Today’s enterprises are using more than one cloud. In many cases, it wasn’t necessarily a well-thought out strategy, with IT weighing the benefits and costs of a workload profile and determining the best cloud. IT was probably under a deadline, and went with the cloud that would accept their credit card the fastest. After two, three or even four teams do this, suddenly, the organization realizes, they are using multiple clouds. The CIO probably figures out that he has a multi-cloud strategy based on the invoices the company receives.
According to Gartner, organizations leverage 4.6 external clouds on average.
Gartner, Market Guide for Cloud Service Brokerage, Sid Nag, 23 August 2017
This is in addition to the legacy infrastructure that the organization already has. On-prem, legacy infrastructure cannot effectively communicate with cloud applications and requires significant effort for management and maintenance. This leaves little time for innovation and activities that move the business forward.
Multi-cloud and Hybrid Cloud
A multi-cloud strategy presents many challenges, the first of which is management. Each cloud has its own set of services, application deployment methods, and management tools. In fact, in this article from Information Week, As Cloud Market Swells, So Does Cloud Environment Complexity, by Emily Johnson, control panel inconsistency was described as the top compliant IT users are voicing to analysts. The complexity of management and maintenance is overwhelming and it is almost impossible to staff the IT talent for this type of environment with applications across public and private clouds and on-prem datacenters.
A haphazard multi-cloud strategy is just part of the problem. Applications and workloads run the business. If the performance of critical applications is interrupted in anyway, customers are lost and revenue is impacted.
Legacy infrastructure provides complications as well with manual processes impacting development and innovation. These silos across clouds and IT layers further increase complexity in the environment.
Software-Defined Cloud: An Integrated Approach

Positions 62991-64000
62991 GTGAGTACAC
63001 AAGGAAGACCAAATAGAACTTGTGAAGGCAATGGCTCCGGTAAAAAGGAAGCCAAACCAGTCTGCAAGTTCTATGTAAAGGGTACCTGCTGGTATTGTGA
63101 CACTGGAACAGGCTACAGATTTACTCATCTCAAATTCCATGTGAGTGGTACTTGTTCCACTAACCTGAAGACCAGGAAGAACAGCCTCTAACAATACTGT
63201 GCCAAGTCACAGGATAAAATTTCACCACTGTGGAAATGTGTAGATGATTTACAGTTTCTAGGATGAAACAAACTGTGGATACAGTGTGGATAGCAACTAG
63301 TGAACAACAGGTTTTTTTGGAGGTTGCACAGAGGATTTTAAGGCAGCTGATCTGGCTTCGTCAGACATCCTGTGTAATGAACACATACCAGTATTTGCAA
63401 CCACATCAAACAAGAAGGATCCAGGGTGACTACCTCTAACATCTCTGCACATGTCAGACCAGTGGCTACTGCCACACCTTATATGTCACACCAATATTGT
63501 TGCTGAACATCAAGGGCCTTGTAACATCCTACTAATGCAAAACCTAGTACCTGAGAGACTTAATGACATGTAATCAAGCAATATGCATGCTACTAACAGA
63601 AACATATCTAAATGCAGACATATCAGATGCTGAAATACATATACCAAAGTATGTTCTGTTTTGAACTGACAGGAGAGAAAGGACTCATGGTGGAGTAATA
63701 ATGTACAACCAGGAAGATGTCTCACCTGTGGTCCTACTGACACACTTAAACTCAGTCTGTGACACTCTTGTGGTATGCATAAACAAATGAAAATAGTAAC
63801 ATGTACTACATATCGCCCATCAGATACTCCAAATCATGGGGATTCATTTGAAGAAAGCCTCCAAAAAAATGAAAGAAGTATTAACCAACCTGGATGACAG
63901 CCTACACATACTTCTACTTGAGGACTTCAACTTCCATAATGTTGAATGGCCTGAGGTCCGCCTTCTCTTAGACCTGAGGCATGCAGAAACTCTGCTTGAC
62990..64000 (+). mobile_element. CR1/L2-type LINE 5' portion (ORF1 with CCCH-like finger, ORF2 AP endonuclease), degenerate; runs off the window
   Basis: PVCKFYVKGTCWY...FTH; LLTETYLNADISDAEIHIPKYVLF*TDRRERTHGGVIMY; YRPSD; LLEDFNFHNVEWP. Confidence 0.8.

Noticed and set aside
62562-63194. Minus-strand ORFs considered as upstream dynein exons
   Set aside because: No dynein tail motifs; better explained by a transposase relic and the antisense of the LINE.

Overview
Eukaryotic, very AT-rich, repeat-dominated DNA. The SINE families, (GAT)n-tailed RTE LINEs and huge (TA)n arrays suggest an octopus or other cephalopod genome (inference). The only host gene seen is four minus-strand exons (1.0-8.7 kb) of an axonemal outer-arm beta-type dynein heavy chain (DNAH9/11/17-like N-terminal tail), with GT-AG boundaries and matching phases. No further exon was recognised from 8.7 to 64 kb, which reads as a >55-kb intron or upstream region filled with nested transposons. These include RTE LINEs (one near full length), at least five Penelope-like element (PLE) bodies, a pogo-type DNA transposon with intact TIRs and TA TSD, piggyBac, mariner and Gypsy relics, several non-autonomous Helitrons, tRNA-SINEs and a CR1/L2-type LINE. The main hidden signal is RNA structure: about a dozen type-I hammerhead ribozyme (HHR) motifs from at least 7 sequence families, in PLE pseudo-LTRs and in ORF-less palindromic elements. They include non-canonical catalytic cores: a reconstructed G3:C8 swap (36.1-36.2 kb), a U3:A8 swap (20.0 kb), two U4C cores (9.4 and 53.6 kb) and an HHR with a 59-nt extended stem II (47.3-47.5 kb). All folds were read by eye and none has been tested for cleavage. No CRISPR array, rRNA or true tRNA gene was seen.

An integrated approach is required, unifying clouds and unifying layers of the IT stack. Software-Defined Cloud delivers cloud as a model with a simple platform that intelligently manages workloads and applications on any public or private cloud, increasing the productivity of IT staff. SDC unifies application management, cloud management, and software-defined infrastructure to deliver agility, automation and application transformation through the cloud journey.
- Cloudify existing assets: Legacy infrastructure can be a barrier to innovation. HyperCloud enables the cloudification of existing assets to a cloud model.
- Automate operations with SDI: A highly automated, full IT stack within the datacenter which is consumed like a cloud, at 50% of the cost of public cloud. Automation ensures the simple, fast, and consistent allocation or resources.
- Cloudify existing applications: Containerize legacy applications so they can effectively leverage a cloud model across public and private clouds simply and easily.
- Build modern apps on any cloud: Effectively manage, create, and deploy applications across public and private clouds consistently, reducing management complexity for IT staff.
- Intelligent workload placement: Compare the cost to run an application across public clouds and make the right decision for placement based on the performance and price.
In our next blog, we will discuss the Triple A – Agility, Automation and App Driven – in terms of how it supports the cloud model.
Jennifer Gill, VP, Corporate and Content Marketing at HyperGrid has more than 20 years of IT experience. Prior to joining HyperGrid, Jennifer was the Director, Global Product Marketing, at Zerto where she was the first marketing person in the US. At Zerto, Jennifer led the product messaging and global content strategy and built the customer reference program, the customer advisory board and the analyst relations program. She also managed Technology Partnerships including relationships with Amazon and Microsoft. Previously, Jennifer held management positions at EMC and played a key role in VCE. Jennifer has a BS in Biomedical Engineering from Boston University and an MBA from the Goizueta Business School at Emory University.
- The Difference between a Cloud Management Platform and Software-Defined Cloud - April 20, 2018
- Your cloud bill says what!?!? - April 10, 2018
- Matching IT Skills with the Complexity of Your Multi-Cloud Environment - April 9, 2018